On a side note I later found that the area we were fossicking is on top of a massive biotite granite bed. Would I be right in guessing that the clay was so dam hard because of this? I truly have very little knowledge in geology and the formation of minerals and the knowledge I do have was self taught from some of the sources stated below.

I have provided a geological map of the area I fossicked in, And would appreciate any help in determining how the sapphires came to be here or any information on the geological history of the area. I am spending countless hours learning about rocks and their origins and how gems are formed but it’s a hell of a hill to climb. But its fun :)

Anyway I hope to get back there soon not only to fossick but to see what rocks like ‘biotite granite’ and ‘Pyroxene Olivine Basalt’ look like


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Re: 1st Fossicking Trip - Oberon - Sapphires
« Reply #1 on: June 30, 2014, 05:17:18 PM »
This is the sapphire we found, (well the only one of size worth taking a photo of) - was still fun!


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Re: 1st Fossicking Trip - Oberon - Sapphires
« Reply #2 on: June 30, 2014, 05:41:40 PM »
Welcome to ALF ZarV. It is a great hobby. Your research & persistence will pay off if you hang in there. Happy fossicking! :)
Baaa humbug, not enough fossicking time!


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Re: 1st Fossicking Trip - Oberon - Sapphires
« Reply #3 on: June 30, 2014, 05:48:37 PM »
That's a great find for your first go,hope to find one that big myself some day  ;D
Insert [Funny Text] here!


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Re: 1st Fossicking Trip - Oberon - Sapphires
« Reply #4 on: June 30, 2014, 05:50:38 PM »
Thanks for the welcome and words of encouragement Jamo :)

I`m currently reading 'Rocks and their Origins' by Grenville A.J Cole.

and referring to

also ktmman i really wish i had looked at my courser tailings. i keep dreaming that i inadvertently threw out a big one! lol.

edit : also that sapphire in the photo is only 2mm x 3mm aprox. but it aint the size that matters a girl once told me ;)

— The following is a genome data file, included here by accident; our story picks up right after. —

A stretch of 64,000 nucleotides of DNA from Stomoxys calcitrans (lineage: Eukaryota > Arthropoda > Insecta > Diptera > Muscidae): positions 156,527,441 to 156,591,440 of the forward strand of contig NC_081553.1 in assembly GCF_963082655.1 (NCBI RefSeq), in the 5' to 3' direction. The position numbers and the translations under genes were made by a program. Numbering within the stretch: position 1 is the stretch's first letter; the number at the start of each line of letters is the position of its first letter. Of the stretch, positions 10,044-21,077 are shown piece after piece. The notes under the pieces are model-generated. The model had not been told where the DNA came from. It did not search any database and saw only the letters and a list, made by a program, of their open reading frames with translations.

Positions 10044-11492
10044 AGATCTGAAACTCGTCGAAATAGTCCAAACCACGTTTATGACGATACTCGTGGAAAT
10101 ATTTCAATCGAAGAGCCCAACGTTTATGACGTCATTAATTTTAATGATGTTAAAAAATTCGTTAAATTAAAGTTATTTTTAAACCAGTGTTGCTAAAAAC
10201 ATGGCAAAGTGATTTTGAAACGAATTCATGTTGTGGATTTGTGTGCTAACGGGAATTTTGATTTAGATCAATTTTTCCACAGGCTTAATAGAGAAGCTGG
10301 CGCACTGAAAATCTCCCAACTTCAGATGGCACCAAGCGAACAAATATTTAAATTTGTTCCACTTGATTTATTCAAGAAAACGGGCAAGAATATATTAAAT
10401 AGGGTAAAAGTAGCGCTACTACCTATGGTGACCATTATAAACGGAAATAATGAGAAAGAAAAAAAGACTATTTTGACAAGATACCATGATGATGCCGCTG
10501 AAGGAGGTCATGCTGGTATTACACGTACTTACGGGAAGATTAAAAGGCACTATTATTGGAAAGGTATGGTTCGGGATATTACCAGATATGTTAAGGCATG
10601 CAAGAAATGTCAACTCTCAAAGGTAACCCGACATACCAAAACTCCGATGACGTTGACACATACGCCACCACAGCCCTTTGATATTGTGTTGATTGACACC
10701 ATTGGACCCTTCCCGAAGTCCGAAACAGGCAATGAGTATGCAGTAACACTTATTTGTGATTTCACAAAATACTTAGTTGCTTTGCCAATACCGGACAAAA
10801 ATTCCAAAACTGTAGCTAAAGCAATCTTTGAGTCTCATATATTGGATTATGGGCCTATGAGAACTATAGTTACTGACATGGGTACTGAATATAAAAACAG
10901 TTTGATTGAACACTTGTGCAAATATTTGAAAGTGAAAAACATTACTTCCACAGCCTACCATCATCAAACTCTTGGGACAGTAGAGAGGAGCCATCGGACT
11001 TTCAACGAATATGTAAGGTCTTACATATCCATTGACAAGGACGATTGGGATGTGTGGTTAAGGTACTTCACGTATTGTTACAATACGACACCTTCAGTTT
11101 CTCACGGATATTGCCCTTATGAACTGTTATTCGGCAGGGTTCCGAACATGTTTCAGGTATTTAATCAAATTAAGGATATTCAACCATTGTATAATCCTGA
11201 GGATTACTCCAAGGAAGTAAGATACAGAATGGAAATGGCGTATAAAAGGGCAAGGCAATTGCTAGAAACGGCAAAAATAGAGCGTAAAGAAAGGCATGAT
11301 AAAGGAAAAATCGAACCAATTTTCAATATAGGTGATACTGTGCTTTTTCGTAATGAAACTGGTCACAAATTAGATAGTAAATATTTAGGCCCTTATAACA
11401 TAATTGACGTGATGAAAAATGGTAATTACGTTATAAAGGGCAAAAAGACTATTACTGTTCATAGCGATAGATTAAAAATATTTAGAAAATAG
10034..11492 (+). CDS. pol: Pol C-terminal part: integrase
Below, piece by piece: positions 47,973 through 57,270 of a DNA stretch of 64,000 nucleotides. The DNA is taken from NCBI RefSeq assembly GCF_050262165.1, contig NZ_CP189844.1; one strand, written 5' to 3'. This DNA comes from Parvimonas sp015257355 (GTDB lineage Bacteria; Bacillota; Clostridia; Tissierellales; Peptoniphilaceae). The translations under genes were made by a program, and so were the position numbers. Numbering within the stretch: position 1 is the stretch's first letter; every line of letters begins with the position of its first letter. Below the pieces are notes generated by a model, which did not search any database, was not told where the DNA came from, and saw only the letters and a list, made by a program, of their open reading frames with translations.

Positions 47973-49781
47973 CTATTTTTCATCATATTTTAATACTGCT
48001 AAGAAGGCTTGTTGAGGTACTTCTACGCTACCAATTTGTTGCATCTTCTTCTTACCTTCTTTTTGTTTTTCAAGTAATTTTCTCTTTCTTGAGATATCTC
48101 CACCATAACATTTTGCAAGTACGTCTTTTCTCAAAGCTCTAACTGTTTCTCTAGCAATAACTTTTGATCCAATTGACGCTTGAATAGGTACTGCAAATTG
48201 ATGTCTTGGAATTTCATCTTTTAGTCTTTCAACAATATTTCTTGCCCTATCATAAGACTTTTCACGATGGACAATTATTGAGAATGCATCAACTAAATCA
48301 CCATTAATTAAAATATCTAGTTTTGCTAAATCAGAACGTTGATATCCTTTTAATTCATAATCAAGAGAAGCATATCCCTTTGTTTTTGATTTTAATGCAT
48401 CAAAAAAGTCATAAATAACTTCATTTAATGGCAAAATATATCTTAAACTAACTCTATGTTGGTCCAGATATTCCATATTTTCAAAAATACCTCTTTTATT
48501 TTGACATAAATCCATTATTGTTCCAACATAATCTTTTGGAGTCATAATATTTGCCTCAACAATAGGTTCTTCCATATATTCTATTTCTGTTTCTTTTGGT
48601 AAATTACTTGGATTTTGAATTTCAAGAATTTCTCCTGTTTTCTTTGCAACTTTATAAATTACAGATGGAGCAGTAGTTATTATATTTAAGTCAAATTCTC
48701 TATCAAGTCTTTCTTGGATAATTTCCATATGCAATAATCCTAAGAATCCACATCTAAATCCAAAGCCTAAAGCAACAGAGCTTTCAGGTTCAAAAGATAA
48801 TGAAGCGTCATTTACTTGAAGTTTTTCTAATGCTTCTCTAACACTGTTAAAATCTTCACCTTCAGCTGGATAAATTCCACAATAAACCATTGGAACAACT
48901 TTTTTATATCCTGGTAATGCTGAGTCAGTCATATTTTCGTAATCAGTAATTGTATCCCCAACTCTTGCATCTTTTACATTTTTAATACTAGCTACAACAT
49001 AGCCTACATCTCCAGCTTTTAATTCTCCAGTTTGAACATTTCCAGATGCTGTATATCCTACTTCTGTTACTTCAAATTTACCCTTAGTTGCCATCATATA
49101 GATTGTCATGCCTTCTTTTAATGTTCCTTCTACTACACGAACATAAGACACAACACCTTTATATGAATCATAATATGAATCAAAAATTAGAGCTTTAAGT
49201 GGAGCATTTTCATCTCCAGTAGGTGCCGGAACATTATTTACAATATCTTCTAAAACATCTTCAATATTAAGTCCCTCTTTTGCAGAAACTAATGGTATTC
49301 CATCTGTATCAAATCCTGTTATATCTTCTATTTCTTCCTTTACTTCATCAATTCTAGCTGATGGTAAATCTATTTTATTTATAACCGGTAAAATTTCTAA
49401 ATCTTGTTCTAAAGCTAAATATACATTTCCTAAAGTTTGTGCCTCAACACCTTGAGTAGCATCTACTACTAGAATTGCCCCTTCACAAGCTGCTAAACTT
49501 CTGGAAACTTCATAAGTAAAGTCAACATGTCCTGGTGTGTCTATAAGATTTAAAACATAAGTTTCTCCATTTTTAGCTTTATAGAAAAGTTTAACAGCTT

« Last Edit: June 30, 2014, 05:52:35 PM by ZharV »


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Re: 1st Fossicking Trip - Oberon - Sapphires
« Reply #5 on: June 30, 2014, 07:10:51 PM »
Hi ZharV. I did my first fossicking for sapphires in the Vulcan State Forest near Black Springs in 1966 and my last in 1967! There were lots of holes there then. Yes, there were a few small cutters found.
It's generally believed that the sapphire, zircon and spinel originate in material erupted in the Tertiary period, usually basalt and associated pyroclastics. The granite is incidental, simply providing good traps in water courses both modern and ancient.
Happy fossicking!


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Re: 1st Fossicking Trip - Oberon - Sapphires
« Reply #6 on: June 30, 2014, 08:21:29 PM »
Thanks Findem

This is exactly he sort of information that can help me :) I might try and read up on the local Teritary period. This just gets more interesting the deeper i delve.

Also now looking at the allocated fossicking areas and what you say about the granite providing good traps in water courses i`d guess thats a good reason why the areas are there as they provide easy access to material for newbies like me :) (at a guess, among with other things)

« Last Edit: June 30, 2014, 08:23:39 PM by ZharV »


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Re: 1st Fossicking Trip - Oberon - Sapphires
« Reply #7 on: July 01, 2014, 10:14:31 AM »
The source is in the basalt along the fault lines in the basalt is vents that look like large sections of kimberlite the greenish grainy form the gems are eroding from there
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Re: 1st Fossicking Trip - Oberon - Sapphires
« Reply #8 on: July 06, 2014, 07:59:24 PM »
Welcome the hobby Zharv one bitten that is it , you soon become infected with Rockhoundus digiosis